Tuesday, February 11, 2020

Do You Quarantine 400 Million For a Virus No Worse Than the Flu?


I am not going to draw any conclusions , but ask yourself the following questions. Why would a government that is obsessed with retaining control go to these measures, if less disruptive and draconian measures would have resulted in fewer deaths, say, than the common influenza? 

China's economy, and soon the world's economy, is going to grind to a halt with the disruption in supply chains due to factory shutdowns in the PRC. Airlines, travel and tourism related business, and many others are already losing money hand over fist. Debate the particulars of this virus all you like. 

You may never get the truth of it all. But...what you can see, everywhere from China to the rest of the world, is the reaction to this outbreak from governments. Their reactions are wide ranging, severe, and most importantly, they are costing many many companies huge amounts of money. THAT is the difference between this outbreak and earlier ones such as swine flu, sars, and others. Look at governmental reactions. 

Follow the money...or in this case...watch how much money companies are losing as a direct result of those government reactions.

NPR |   And we are reporting on another big story this morning. The coronavirus - it has been spreading and so has anti-Chinese sentiment, even among some of China's friends and neighbors in the region, many of whom have banned flights and visitors to and from the mainland. Tourism-dependent Thailand has so far resisted this, even though there are at least 32 confirmed cases in that country. Michael Sullivan reports.

MICHAEL SULLIVAN, BYLINE: It's 10:00 in the morning, and I'm standing in Sop Ruak in northern Thailand in the Golden Triangle, where Laos, Myanmar and Thailand meet. And I'm staring out at a beautiful picture of the Mekong River right in front of me now. From this vantage point, at this time of day, there are usually hundreds of Chinese tourists here snapping photos.

But today, there is absolutely no one here, and that's because a week ago, the Chinese government banned all outbound travel groups from China in an effort to contain the coronavirus. Now, that's made some people in this tourist town happy, but it's made others unhappy.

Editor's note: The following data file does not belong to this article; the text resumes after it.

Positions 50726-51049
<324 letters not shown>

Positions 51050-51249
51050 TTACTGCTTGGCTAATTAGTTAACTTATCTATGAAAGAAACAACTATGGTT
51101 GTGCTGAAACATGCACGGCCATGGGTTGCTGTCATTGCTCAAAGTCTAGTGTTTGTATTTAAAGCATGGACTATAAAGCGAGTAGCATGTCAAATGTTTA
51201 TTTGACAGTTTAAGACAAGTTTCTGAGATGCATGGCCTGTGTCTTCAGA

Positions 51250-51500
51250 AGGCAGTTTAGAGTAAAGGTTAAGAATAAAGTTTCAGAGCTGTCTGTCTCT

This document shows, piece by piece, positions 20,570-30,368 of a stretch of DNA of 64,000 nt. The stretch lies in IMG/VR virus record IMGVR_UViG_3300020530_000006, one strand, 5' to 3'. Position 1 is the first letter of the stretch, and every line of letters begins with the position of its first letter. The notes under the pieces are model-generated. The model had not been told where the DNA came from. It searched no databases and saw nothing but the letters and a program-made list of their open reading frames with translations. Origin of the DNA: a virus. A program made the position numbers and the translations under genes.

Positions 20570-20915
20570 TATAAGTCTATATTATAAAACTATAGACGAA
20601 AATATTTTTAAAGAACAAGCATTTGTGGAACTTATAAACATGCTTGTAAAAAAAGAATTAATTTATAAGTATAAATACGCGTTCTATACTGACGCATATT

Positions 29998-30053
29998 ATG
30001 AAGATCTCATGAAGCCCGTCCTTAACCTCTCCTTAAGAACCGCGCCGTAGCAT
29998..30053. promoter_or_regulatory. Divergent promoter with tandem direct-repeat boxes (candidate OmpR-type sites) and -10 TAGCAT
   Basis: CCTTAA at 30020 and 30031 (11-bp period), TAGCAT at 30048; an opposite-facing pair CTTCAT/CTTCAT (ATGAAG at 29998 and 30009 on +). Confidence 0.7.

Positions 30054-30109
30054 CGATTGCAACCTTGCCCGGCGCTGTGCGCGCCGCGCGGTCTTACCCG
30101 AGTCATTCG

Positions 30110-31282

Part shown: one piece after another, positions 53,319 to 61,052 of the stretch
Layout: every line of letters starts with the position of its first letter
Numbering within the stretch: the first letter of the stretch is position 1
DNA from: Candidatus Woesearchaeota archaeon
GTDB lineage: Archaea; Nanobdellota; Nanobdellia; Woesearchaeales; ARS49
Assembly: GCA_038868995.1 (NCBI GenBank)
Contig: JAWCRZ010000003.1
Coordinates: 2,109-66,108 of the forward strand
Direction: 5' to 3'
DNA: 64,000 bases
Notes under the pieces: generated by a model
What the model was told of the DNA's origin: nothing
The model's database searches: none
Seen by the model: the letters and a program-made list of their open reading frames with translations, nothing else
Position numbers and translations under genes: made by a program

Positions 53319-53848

PANG PEERADA: We don't hate Chinese, but we have to hate coronavirus.

SULLIVAN: Pang Peerada has good reason to hate the virus. The manager of the Serene Hotel here on the Mekong says business has taken a beating since last week's Chinese ban on outbound tours.

PEERADA: Actually, the group - cancel for two group and a big group, around 50% of the hotel.

SULLIVAN: They were taking half your rooms and now they've canceled.

PEERADA: Yes. Right.

SULLIVAN: She says she still gets the occasional individual Chinese couple, who she says are still more than welcome.

(SOUNDBITE OF BEEP)
UNIDENTIFIED PERSON: Hello. Welcome.

SULLIVAN: Sop Ruak's 7-Eleven is ground zero for Chinese tourists who stop in this town. Manager Siriporn Wongchai reckons about 80% of her 1,500 customers a day were Chinese before the group ban. Today, there's just a few Chinese, plus some Spaniards and Thais.

SIRIPORN WONGCHAI: (Through interpreter) I'm not afraid, and none of my staff are afraid or have gotten sick because we wear masks and use gel.

SULLIVAN: But she says it'd still be a good idea if the Chinese stopped coming altogether for now.

WONGCHAI: (Through interpreter) I feel the Chinese should stay home until the virus is over. We have nobody sick here in our town, but if they keep coming, we could have soon. I don't want anyone from my team getting sick or their families.